Then there are issues related to the Programme Board. The 5th edition describes a Programme Board that certainly is an improvement to what the 4th edition described. In that edition the Programme Board was basically an unfocused talking shop with far too many (unnecessary) members. But I still do not see much value in the Programme Board as described by the 5th edition. I still prefer the proposal by the 3rd edition where the Programme Board was seen as an optional Board, with a selection of members from the Sponsoring Group to support an overloaded SRO. This would still be my recommendation.

I was surprised to see the Lead of the programme office as a regular member of the Programme Board. Obviously, this role should be part of the meetings of the Programme Board as an advisory member. But a supporting role as part of decision making? That would go too far in terms of accountability and responsibility.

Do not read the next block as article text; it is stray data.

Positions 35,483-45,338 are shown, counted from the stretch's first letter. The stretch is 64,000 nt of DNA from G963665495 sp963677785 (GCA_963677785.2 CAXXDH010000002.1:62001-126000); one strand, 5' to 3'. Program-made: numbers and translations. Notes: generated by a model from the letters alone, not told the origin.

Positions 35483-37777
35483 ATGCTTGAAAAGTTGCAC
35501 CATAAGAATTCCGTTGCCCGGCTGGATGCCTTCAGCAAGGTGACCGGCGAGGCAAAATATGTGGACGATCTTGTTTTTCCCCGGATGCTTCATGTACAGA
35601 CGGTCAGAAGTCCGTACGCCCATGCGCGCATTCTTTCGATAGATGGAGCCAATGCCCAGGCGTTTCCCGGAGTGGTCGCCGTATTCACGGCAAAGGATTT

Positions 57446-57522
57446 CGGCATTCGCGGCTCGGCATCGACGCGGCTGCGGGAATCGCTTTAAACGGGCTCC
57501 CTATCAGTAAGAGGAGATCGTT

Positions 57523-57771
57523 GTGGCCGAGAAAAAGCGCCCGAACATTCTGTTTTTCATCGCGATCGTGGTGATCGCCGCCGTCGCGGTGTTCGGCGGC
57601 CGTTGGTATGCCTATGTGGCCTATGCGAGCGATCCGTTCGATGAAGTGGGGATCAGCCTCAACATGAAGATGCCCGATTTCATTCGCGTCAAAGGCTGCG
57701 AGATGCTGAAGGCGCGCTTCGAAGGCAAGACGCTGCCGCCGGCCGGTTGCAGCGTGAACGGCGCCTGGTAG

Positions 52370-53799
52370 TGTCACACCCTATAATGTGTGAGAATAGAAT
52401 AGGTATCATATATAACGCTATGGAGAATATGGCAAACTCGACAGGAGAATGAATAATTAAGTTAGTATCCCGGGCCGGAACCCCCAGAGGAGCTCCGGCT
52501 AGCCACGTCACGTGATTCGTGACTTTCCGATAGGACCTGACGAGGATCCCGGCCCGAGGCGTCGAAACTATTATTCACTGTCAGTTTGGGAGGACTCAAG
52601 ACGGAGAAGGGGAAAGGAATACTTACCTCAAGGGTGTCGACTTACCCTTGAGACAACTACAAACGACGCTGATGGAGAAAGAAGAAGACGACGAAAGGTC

Also, in general the function of the programme office in relation to other roles of the organization should have been described a lot better. There is simply far more than ‘reports to Programme Board’ and ‘Programme Board ‘delegates authority to’ the programme office (Figure 4.2). The functions of the programme office could be a lot wider and on several levels.

Next, it is not recommendable that roles such as the Programme Manager and the BCM are ‘accountable’ to the Programme Board, a Board where they themselves are members of. How can anyone be accountable to themselves? These roles should be accountable directly to the SRO.